Drivers are becoming concerned about buying diesel cars in case they fall foul of increasingly strict laws around exhaust emissions. Read on to debunk some myths.
Will diesel cars be banned?
From 2030, sales of new diesel and petrol cars will be banned in the UK. Sales of used diesel cars will still be allowed. According to figures from the Society of Motor Manufacturers and Traders (SMMT), there are 13.8 million diesel cars on the road in the UK. Clearly, it would be impossible to expect these to disappear overnight.
Will diesel fuel still be sold?
There is a massive infrastructure around diesel as a fuel. Not only are there the fuel stations which have millions tied up in pumps that can be used with diesel and petrol, there are also the refineries and transport infrastructures that rely on diesel. So no, fuel stations will not stop selling diesel, at least, certainly not within the next 10 years, possibly the next 20.
What about new diesel cars?
The tide has well and truly turned against diesel as a fuel. While some manufacturers have and will abandon diesel, others will continue to sell them. And new technology will ensure they’re increasingly clean.
Will diesel cars be banned from cities and towns?
The new Ultra Low Emissions Zones and clean air zones allow diesels that comply with the Euro 6 emissions standard. Cars that are considered dirtier with a lower emissions rating than that (Euro 5 and Euro 4) have to pay the charge (£12.50 every time you enter the zone in London).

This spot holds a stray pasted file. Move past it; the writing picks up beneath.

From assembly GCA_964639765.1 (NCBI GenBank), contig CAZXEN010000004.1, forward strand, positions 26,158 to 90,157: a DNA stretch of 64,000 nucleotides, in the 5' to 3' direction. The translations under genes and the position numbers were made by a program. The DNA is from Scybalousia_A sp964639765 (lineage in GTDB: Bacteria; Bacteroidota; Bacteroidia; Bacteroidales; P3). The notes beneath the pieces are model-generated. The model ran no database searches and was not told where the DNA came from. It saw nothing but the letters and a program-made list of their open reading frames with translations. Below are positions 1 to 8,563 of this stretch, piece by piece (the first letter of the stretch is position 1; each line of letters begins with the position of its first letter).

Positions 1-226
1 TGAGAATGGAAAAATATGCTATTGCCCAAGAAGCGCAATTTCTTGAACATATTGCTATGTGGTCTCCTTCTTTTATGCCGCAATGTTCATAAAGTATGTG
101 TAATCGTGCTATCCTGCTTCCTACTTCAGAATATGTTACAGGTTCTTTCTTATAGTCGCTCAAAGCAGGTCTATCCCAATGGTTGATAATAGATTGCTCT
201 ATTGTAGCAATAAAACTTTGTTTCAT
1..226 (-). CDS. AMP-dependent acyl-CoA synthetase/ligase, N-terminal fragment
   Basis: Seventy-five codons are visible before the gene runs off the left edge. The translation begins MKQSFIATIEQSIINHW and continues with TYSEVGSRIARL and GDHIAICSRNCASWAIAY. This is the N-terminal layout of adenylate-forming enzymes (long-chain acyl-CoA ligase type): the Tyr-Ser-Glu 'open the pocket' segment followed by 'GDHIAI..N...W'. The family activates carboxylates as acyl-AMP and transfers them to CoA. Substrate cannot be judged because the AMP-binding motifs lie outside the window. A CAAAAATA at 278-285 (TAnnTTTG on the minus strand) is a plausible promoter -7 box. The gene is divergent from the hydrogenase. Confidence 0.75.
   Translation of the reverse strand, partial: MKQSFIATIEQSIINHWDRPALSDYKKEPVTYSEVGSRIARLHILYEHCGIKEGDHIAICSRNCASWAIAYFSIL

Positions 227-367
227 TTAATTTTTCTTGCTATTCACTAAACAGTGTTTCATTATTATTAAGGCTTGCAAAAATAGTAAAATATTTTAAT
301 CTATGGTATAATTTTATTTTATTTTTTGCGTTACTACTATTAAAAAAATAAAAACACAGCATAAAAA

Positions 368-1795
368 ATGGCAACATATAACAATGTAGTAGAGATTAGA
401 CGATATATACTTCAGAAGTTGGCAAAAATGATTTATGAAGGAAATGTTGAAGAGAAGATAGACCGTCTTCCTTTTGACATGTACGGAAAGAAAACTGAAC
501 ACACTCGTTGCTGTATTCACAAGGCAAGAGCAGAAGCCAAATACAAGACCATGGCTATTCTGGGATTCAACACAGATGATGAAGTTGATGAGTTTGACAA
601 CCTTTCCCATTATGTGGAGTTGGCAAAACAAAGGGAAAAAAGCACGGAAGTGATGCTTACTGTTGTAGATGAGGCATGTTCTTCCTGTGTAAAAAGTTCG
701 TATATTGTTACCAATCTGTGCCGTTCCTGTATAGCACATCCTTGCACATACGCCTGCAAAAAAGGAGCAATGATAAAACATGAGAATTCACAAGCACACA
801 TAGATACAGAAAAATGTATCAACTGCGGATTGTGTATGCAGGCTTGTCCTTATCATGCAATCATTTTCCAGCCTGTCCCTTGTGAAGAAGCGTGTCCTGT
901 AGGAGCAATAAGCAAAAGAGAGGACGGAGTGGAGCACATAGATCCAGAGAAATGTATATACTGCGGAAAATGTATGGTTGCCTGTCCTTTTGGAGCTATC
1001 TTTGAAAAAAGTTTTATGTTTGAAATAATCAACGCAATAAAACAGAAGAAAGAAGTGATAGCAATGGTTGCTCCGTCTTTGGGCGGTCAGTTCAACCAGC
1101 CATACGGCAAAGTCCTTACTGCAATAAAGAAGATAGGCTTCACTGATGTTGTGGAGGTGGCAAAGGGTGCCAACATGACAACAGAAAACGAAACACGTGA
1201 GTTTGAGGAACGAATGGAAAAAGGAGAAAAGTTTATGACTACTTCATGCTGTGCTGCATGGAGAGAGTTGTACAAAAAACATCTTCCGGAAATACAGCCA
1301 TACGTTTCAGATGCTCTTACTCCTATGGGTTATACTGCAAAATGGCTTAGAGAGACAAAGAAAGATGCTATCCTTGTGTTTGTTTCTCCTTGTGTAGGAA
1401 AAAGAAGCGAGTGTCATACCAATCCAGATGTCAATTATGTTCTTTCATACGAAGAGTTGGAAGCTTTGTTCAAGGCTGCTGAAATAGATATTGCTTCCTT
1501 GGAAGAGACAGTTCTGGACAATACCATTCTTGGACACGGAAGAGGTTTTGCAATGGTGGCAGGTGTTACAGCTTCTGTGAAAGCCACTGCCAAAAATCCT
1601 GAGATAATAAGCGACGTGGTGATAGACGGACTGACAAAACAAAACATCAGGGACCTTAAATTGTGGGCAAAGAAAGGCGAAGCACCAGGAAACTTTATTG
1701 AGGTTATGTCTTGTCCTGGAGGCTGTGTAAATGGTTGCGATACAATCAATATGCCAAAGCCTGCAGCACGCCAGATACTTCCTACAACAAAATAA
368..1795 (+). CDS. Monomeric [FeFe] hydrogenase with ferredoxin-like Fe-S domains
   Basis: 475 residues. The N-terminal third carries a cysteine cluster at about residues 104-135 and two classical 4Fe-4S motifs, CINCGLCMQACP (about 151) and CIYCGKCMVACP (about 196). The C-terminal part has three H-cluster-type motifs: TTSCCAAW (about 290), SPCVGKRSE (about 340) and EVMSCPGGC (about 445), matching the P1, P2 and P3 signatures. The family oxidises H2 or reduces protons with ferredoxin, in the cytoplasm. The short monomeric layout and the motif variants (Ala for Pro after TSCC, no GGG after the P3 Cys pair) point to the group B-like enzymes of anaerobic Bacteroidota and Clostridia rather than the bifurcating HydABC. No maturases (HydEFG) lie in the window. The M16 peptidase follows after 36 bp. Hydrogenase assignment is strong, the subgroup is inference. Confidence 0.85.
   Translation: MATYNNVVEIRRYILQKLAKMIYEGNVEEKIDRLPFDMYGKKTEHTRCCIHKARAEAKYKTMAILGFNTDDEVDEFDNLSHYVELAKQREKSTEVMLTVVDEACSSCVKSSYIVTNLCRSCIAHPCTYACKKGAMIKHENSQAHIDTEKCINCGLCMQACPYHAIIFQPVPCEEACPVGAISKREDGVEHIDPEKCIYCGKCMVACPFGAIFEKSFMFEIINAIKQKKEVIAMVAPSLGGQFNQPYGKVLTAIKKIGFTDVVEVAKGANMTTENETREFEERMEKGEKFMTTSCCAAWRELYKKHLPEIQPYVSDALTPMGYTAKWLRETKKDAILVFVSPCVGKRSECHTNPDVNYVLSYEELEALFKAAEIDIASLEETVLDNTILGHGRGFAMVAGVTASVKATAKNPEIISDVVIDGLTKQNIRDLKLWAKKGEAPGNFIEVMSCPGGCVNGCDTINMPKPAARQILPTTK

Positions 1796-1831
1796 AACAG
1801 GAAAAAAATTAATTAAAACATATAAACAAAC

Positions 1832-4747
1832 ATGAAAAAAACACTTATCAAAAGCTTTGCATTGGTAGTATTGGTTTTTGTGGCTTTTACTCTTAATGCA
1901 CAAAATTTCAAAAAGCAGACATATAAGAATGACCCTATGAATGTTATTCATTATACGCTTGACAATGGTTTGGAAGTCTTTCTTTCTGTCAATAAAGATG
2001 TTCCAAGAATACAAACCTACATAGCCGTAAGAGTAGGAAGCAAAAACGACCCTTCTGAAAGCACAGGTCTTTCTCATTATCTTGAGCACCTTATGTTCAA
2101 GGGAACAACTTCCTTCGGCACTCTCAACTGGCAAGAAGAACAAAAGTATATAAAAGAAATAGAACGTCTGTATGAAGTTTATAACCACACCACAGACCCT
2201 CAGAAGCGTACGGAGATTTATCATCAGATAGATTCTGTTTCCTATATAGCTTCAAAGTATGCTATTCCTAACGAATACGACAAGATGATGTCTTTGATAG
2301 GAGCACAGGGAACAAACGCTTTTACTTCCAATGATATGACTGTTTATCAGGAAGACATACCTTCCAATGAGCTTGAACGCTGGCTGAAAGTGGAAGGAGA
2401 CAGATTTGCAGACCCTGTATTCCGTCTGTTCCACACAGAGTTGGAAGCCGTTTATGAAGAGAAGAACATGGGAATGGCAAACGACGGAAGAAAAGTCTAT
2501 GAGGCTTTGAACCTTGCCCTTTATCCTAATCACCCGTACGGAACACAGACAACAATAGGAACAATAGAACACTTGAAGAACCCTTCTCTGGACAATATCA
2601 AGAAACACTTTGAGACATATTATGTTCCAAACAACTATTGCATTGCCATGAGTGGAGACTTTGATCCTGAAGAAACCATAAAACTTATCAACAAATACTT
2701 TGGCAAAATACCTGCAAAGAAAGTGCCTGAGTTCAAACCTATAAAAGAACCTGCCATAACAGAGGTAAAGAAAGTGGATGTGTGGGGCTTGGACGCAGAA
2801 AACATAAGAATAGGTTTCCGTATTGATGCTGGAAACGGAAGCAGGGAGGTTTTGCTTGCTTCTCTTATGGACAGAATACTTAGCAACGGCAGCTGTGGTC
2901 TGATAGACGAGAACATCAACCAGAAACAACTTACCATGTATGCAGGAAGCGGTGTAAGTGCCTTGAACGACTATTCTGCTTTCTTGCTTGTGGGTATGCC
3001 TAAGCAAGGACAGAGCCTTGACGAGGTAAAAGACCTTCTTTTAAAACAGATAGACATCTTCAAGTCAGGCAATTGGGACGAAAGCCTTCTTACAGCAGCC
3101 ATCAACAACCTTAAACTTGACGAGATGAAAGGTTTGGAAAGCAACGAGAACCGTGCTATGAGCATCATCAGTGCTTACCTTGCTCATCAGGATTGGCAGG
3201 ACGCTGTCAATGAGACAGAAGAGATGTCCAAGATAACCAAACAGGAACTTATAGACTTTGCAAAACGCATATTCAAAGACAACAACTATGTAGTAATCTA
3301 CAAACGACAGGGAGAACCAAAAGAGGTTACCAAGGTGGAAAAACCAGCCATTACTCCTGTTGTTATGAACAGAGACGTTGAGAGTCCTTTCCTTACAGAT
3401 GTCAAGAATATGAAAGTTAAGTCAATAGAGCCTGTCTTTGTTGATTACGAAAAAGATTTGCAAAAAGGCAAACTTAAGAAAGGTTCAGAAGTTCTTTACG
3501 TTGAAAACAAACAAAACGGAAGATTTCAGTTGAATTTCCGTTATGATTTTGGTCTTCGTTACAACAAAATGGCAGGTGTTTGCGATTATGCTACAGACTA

What is a Euro 6 car?
From 1992, the European Union set emissions legislation that diesel cars had to comply with. These are the acceptable emissions of exhaust gases from a car’s engine. All cars sold from September 2015 had to comply with Euro 6. The legislation for Euro 6 diesel cars was much tougher than for petrol. It led to a 50% reduction in the nitrogen oxides pumped out by a vehicle.
Is your car a Euro 6?
Cars that were sold new on or after 1 September 2015 had to be Euro 6. And models that were approved after 1 September 2014 were Euro 6 compliant too. But be careful. Cars dispatched from the manufacturer (ie. those that left the production line) before 1 June 2015 could continue to be sold until 1 September 2016. That means you could feasibly buy a Euro 5 car at any time before September 2016. So, it makes sense to check with the manufacturer whether the car you’re interested in really is Euro 6.
What about the future?
Our crystal ball is currently in for a service but there are no plans to penalise Euro 6 cars at the moment. Whether that will change going forwards is anybody’s guess. Local authorities may decide that any diesel should be banned from their streets. For the moment though, anyone buying a Euro 6 diesel should feel reassured that their car won’t be banned overnight.
Is the Volvo V60 Euro 6?
The V60 was available from its launch in 2011 with a wide range of diesel engines. These varied from 1.6-litre to 2.0 and even 2.4-litre. Not all are Euro 6 compliant so it’s worth checking with the manufacturer if the engine in the used diesel Volvo V60 car you’re interested in is. Loosely speaking, Volvo diesel engines launched from 2014 onwards were Euro 6.
I’ve been writing about cars and motoring for more than 25 years. My career started on a long-departed classic car weekly magazine called AutoClassic. I’ve since pitched up at Autosport, Auto Express, the News of the World, Sunday Times and most recently the Daily Telegraph. When I’m not writing about cars and motoring, I’m probably doing some kind of sport or working in my garden.